Is China stealing your research?

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Academic theft

Lately I have been receiving these curious e-mails from alleged Chinese institutions, inviting me to all sorts of interesting academic events to be held in China next year. I started to get suspicious about them when the sender used names strikingly similar to some of my Hotmail or Facebook contacts:

From : xcy <xcy@silivalley.net>
Date: 2016/7/6   12:07
To: cguarde@live.cn
Subject: TPC Invitation from Conference SSPHE

 Invitation

The committee of 2017 International Conference on Social Science, Public Health and Education (SSPHE2017) sincerely invite you to join the Technical Program Committee (TPC) of our conference.

If you are willing to join us, please send your personal resume to us, we will put it on the official website. And we’ll be very glad if you can transmit our conference information to others in your school.

Sincerely looking forward to your reply. Thank you!

SSPHE2017

ssphe@a-scie.org

http://www.ssphe.org

So I did some research and found out that none of these events is actually real. They are all fake, as you may have guessed from an address called “silivalley.net” (you can check and see what’s in there). The website where you can find all kinds of information in crappy “Engrish”, www.ssphe.org, invites you to submit papers from almost all possible academic fields.

So, what would happen to your unpublished papers when you submit them to these fake events?

They will probably be sold to students who do not want to invest in R&D or are too busy reading Marx and Mao to do some real writing. They will translate them into Chinese and publish them in some local journal to finish their grades or boast about how many amazing publications they have. In the worst case scenario, they will submit it to a foreign journal to be reviewed by a committee of carefully selected Chinese referees, so it gets easily accepted despite any shortcomings.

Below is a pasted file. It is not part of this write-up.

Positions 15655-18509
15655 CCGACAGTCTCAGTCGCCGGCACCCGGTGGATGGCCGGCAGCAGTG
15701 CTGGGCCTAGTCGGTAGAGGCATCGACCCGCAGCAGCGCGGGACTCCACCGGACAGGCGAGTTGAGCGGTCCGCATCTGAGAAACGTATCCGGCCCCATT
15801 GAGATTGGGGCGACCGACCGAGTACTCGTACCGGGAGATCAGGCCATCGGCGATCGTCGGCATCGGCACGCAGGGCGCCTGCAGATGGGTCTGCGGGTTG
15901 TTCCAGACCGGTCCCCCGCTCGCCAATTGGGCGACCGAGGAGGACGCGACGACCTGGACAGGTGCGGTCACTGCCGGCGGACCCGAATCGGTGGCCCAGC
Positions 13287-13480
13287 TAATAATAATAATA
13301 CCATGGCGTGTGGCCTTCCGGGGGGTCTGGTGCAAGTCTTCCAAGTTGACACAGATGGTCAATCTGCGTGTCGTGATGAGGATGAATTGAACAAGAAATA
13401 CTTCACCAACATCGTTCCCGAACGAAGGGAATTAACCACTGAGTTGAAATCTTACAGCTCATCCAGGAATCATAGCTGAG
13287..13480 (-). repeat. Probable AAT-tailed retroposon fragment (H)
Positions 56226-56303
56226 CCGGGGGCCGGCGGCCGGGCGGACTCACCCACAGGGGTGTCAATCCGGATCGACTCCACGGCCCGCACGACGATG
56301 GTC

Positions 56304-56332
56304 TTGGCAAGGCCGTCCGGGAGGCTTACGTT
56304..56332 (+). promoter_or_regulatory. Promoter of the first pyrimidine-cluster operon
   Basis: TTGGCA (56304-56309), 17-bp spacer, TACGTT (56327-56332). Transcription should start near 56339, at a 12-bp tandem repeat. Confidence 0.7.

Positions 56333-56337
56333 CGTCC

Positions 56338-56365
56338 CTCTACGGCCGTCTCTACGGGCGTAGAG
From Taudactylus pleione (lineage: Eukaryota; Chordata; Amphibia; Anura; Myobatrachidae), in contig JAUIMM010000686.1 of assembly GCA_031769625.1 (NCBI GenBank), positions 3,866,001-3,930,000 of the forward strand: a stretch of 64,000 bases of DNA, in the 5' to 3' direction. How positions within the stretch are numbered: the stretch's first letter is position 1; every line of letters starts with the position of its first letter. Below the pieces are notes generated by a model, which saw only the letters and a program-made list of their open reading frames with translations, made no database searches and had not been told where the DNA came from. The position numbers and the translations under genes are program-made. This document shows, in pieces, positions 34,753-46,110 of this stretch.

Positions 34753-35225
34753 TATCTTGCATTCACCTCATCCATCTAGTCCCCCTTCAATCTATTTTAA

An unlikely scenario? Let´s see. According to Nature “more than 120 gibberish papers” from conferences automatically generated by a computer were removed from their database in 2014. And guess what: “Most of the conferences took place in China”. And soon after, a “peer-review scam” happened again. In 2015 BioMed Central also retracted 43 papers because of their “fabricated peer reviews”, although they claim this is not a China problem (but hey, be a racist fascist and try to guess the nationality of the retracted authors). And some months later another scandal broke in the pages of The Wall Street Journal, with 64 papers, “Nearly all […] authored by Chinese academics”, being retracted.

Not convinced yet?

On January 5 the academic journal Plos One published a paper about the anatomy of the human hand. The paper passed review and then attracted a lot of attention because, according to its author, “hand coordination should indicate the mystery of the Creator’s invention” –or, in other words, if you can use a fork and a knife it means God created your hand.

The author of the paper, Ming-Jin Liu, basically accused the whole academic community of racist claiming that he had been misunderstood: “Our understanding of the word Creator was not actually as a native English speaker expected”. Well, that may delude some leftards with zero knowledge of Chinese language, but there is no special connotation in the Chinese word for Creator. It has the same creationist meaning, both in English and Chinese.

In order to make the inferior white men more comfortable with the superior Chinese knowledge, Liu said that “We will change the Creator to nature in the revised manuscript”. So basically it will read what? “hand coordination should indicate the mystery of the nature’s invention”? Wow! From creationism to pantheism. Problem solved.

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